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Bestselling author T Cooper joins Emory faculty

T Cooper, author of eight books including “The Beaufort Diaries,” “Lipshitz 6 or Two Angry Blondes” and “Real Man Adventures,” will join Emory’s Creative Writing Program faculty in the fall.

T Cooper, author of eight novels including the bestselling “The Beaufort Diaries”and “Lipshitz 6 or Two Angry Blondes,” will join Emory’s Creative Writing Program in the fall. His ninth book, the fourth in the “Changers” young adult series he co-wrote with his wife, journalist and author Allison Clock-Cooper, will be published in September.

Cooper, who will be an assistant professor of English and creative writing, first spent time at Emory as a visiting lecturer in the 2014-2015 academic year.

“I was impressed with the students showing up in my workshops with open minds and hearts and willing to work hard at becoming better writers,” says Cooper. “I also appreciate overall the way Emory’s Creative Writing Program is set up and supported, with a deep and diverse bench of talent in front of the classroom — it feels like a culture that understands intrinsically that our varied experiences and creative endeavors as writers directly influence and enrich the classroom experience for our students and the wider community.”

Cooper earned his MFA in fiction from Columbia University. He published his first novel, “Some of the Parts,” in 2002, followed by “Lipshitz 6 or Two Angry Blondes” in 2006.

“That second book is when I really started thinking in a more expansive way about the kind of storytelling I wanted to start doing,” Cooper says. 

His later work spans genres from music to performance art to film, often in collaboration with other artists.

“As the forms and media of our storytelling change, having T Cooper here will be an extraordinary opportunity for creative writing students to learn from a working writer who is seizing creative opportunities wherever he can find them,” says Benjamin Reiss, professor and chair of Emory’s Department of English.

Cooper’s third novel, “The Beaufort Diaries,” is a graphic novella about a polar bear forced from his shrinking native habitat into the wilds of Hollywood. “I found an extremely talented visual artist to help create the imagery with me that would convey the larger environmental story I was trying to tell,” says Cooper.

He adapted the book into an animated short film which premiered at festivals including Tribeca and South by Southwest. “That was the first taste I really had of the independent film festival circuit, which definitely prepared me for the film festival run that I've just recently started with ‘Man Made,’” he explains.

Man Made is Cooper’s first feature-length project, a documentary he directed, produced, filmed and co-wrote. The film goes behind the scenes of a transgender body-building competition and has been playing the film festival circuit. It won Best Documentary at the 2018 Atlanta Film Festival.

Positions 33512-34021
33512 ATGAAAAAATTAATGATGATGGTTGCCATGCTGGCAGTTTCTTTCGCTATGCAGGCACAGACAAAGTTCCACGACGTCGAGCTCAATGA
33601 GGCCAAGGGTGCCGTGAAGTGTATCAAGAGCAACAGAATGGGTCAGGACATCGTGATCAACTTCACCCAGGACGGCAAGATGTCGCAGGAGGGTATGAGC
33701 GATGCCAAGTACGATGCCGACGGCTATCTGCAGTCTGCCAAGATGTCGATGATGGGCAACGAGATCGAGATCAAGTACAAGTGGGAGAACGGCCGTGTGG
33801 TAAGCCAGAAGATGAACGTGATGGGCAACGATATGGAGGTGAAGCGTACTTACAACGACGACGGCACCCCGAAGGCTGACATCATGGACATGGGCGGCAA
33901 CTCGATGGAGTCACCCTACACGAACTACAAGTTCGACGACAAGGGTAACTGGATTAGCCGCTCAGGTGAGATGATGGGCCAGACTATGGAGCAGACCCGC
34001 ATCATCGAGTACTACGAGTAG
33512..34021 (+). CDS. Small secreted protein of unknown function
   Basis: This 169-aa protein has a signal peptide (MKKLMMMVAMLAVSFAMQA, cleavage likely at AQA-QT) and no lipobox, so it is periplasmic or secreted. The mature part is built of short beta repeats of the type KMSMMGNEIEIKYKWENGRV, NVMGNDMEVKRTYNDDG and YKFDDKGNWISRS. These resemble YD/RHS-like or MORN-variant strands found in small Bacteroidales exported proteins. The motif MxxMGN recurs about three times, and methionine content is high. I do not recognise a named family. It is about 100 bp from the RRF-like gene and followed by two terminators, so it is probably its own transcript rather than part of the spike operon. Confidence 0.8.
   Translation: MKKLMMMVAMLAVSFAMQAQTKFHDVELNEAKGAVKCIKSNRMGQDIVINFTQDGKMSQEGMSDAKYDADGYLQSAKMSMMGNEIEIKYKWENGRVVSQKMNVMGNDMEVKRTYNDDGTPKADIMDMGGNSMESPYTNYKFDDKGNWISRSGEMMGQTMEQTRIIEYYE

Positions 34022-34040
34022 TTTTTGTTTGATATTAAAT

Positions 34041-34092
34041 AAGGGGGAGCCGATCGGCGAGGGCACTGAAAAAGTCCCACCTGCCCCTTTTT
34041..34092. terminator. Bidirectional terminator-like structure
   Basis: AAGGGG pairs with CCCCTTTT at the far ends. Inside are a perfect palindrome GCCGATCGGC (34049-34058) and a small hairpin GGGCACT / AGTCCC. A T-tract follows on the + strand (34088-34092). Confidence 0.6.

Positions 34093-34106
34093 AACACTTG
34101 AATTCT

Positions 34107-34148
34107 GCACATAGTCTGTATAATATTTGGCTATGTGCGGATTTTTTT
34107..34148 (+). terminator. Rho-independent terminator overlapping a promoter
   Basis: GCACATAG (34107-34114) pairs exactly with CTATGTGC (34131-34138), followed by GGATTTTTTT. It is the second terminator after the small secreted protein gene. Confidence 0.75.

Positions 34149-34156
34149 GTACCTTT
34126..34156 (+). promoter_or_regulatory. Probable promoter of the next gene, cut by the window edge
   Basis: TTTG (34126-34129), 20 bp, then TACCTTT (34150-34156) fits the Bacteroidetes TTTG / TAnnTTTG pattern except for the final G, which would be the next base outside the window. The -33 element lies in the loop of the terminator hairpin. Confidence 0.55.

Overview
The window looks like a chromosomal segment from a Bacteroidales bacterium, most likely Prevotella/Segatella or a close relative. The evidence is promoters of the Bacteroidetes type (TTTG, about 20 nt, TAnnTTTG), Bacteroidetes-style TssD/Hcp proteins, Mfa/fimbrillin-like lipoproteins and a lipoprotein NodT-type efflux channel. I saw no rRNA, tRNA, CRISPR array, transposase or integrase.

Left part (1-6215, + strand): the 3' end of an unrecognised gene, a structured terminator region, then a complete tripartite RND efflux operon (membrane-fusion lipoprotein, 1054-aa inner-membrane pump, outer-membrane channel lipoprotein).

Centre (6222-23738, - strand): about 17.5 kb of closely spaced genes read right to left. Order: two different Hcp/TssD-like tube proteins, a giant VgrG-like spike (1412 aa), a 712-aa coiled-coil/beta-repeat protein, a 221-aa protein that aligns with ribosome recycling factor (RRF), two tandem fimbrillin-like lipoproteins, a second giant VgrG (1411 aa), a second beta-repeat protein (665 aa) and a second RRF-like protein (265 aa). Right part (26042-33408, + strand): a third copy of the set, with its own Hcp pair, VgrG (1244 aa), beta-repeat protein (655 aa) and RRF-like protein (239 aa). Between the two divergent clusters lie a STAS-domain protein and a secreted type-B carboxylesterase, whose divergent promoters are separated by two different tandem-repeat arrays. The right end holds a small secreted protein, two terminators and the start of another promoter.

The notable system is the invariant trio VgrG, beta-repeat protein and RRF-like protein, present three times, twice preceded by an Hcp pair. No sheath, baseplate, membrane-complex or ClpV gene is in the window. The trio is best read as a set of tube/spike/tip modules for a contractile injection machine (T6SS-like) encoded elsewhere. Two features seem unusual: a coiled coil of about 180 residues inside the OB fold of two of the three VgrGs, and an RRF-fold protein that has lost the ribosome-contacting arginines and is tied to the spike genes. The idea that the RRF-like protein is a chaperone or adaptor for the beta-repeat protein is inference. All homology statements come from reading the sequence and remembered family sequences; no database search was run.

“I love how storytelling begins to take on new life — and lives — when it comes off the page,” he says.

For the next generation of writers, creative writing is about more than just talent — it’s about recognizing the best outlet through which to showcase your work. That’s why, in addition to honing students’ writing skills, Cooper is also developing a teleplay-writing class to teach at Emory.

His goal is to bring to the classroom insights and skills from the front lines of not just the publishing world, but the film and television landscape, where more and more opportunities are presenting themselves, especially in the Atlanta region.

“It’s helpful for young writers interested in the medium to start to consider the myriad elements that go into writing for screen, namely how communal the entire process is,” says Cooper. “It’s almost like taking the muscles we've developed for writing fiction and re-learning to use those same muscles in different ways in order to reshape our stories for the screen.”

Like many others over the last few decades, he has been excited by the level of storytelling being achieved not only on cable television but in episodic storytelling in general. “What is an excellent 10-episode season of your favorite television show, if not a novel come to life?” says Cooper, who has written for the series “The Get Down” on Netflix and “Copper” on BBC America and is currently adapting his YA novel series “Changers” for television.

As people learn, consume and create media in different ways, Cooper suspects that the kinds of professional moves he has made into wider circles and genres of storytelling will become the norm for future writers and artists.

“Today's creative writing students will need to learn to write well, of course,” he says. “But they will also need to learn to collaborate and think expansively about how best to find audiences for their work, whatever form that work takes.”

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